Penguin Books releases Iranian cartoonist’s work
Publish Date : Tuesday 28 November 2017 - 22:03
IBNA- ‘Comics for a Strange World’ is the second collection by Iranian cartoonists Reza Farazmand which is released by Penguin Books.
According to IBNA
correspondent quoting from National Public Radio (NPR)
, ‘Comics for a Strange World’
includes both new material and work previously published in his webcomic ‘Poorly Drawn Lines’.
A swaggering vampire, a ghost detective with an existential crisis, and various members from a particularly deadpan subset of the animal kingdom share snapshots of their lives in Farazmand’s latest work.
He said: "I hope people can relate to the comics and perhaps not take things too seriously," Farazmand said. "Like, I make fun of the progression of technology and cellphones and consumerism, so there are a few social topics that I want people to notice and take something away from."
We asked Farazmand what inspired four of our favorite strips from the collection:
On "I'm Mad"
"Yeah, that comic is interesting because people have attributed a lot of political messages to it. [Laughs] People see what they want to see in it. And I think, that feeling of just wanting to be mad about something is pretty common among humans.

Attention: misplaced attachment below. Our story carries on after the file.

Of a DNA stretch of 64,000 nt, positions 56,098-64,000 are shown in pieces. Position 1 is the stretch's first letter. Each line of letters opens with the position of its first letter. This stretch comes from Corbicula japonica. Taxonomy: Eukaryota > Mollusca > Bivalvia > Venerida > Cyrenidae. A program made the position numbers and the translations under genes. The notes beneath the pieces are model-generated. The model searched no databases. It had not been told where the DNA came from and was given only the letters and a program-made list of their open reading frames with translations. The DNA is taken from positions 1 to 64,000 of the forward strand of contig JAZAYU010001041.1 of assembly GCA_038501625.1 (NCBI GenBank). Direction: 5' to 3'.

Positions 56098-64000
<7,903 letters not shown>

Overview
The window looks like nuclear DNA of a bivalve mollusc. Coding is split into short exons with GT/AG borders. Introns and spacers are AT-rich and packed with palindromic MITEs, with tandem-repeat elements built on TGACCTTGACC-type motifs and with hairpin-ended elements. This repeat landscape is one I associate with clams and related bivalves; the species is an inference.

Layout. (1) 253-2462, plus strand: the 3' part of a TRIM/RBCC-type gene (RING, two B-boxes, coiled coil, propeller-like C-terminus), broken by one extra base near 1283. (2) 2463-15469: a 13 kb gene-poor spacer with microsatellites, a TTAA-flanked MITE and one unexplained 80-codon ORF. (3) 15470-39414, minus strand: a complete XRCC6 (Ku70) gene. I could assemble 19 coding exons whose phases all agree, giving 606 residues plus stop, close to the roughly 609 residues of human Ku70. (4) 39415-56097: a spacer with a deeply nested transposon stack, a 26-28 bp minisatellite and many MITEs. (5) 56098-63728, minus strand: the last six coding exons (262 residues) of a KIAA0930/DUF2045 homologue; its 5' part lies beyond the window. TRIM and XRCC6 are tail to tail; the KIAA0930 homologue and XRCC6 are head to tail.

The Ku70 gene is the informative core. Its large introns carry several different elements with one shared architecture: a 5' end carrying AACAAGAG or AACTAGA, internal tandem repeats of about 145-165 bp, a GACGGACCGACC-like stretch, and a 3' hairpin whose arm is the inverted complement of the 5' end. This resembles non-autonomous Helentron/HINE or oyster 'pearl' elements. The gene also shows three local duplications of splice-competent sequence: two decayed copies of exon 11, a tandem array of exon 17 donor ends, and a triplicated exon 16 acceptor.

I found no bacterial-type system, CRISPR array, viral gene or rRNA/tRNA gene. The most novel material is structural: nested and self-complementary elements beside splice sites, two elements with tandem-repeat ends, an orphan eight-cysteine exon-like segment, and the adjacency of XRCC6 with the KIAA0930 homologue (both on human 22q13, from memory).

It was mostly derived from my personal experiences where I would be like, 'Hm, there's an easy solution here, but it kind of feels good to be mad about this thing, so maybe I'll just be mad for awhile and think about solving it later.'"
"I'm sure you're familiar with the popular Youtube video of a goat screaming
like a man. [Laughs.] ... So I just kind of took that and flipped it and was like, 'What if they actually said what people are thinking?'"
On "Ghost Detective"
"I guess it was maybe deeper than what I had intended it to be, and sometimes that kinda just happens... And I guess the perspective [of ghosts] is maybe they were alive for a very short period of time in comparison to eternity, which they're spending now as ghosts, so they might as well live in the present rather than worrying about the past.
On "Cool Vampire"
"The inspiration for that comic was just ... trying to be cool."